All this is made possible by the use of so-called "next-generation" or high-throughput sequencing, which is exciting as we here at the University of Birmingham will be getting our HTS instrument soon (in fact, several instruments if the grant proposal I sweated blood to get in earlier this week is successful).
It is a little frustrating that the authors don't provide chapter and verse on how many kits they used and how many sequencing runs they needed to do to get the ~1.1 million reads. But a quick back of envelope calculation suggests that one could replicate their study for around £20-30K today, which is astonishing. They point out in the paper that a full nuclear genome of the thylacine could be achieved for ~$1m, so I guess it is inevitable we will see one within a few more years.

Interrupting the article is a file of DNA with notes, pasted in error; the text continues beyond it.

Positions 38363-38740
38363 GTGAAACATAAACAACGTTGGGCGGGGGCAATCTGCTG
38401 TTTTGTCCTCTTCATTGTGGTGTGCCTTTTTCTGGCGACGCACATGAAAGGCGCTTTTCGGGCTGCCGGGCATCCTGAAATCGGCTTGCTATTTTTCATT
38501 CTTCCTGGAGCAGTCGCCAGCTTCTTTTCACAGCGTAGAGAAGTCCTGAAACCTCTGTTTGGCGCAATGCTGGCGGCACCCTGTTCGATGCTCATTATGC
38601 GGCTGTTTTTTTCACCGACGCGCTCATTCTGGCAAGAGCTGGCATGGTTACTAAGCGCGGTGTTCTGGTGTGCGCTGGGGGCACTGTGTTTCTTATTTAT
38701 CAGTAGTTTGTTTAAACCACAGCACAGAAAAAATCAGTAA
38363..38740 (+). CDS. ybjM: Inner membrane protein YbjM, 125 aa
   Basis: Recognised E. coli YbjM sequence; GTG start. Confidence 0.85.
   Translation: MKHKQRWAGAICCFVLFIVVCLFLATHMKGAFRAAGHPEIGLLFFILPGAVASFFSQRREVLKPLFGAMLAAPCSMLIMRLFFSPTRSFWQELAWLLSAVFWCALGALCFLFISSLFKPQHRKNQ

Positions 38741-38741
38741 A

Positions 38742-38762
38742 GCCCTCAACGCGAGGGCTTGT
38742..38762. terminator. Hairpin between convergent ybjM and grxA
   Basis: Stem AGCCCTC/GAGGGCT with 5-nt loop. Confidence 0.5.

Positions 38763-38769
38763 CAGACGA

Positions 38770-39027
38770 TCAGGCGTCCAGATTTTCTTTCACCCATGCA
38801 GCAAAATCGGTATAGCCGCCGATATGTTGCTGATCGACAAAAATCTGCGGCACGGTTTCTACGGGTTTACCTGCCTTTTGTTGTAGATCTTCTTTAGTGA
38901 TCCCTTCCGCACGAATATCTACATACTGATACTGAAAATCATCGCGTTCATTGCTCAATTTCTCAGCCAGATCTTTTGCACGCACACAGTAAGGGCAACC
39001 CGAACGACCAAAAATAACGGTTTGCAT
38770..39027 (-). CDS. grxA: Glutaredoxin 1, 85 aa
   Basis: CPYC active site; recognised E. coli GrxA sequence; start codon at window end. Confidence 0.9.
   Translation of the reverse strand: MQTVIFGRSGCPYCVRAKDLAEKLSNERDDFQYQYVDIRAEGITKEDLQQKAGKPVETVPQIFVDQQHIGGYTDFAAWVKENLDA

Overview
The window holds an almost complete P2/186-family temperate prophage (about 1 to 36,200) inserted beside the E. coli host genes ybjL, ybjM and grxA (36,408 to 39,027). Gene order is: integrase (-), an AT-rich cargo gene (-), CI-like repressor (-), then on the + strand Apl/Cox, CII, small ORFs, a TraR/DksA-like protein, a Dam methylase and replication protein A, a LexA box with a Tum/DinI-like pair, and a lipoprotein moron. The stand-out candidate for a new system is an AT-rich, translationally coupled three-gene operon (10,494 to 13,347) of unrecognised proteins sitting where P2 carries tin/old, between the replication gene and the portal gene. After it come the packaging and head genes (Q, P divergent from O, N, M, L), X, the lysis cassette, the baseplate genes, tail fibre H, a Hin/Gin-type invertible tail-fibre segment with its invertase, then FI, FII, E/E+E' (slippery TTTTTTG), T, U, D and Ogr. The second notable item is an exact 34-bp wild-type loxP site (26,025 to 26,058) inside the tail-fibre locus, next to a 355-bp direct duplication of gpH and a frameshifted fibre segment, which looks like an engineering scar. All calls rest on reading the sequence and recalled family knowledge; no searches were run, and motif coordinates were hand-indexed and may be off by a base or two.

Sadly, it is very unlikely, despite a few die-hard believers and supposed sightings, that any of us will ever get to see a living thylacine. But if you want a good book to read on the subject, try the excellent Carnivorous Nights by Margaret Mittelbach and Michael Crewdson.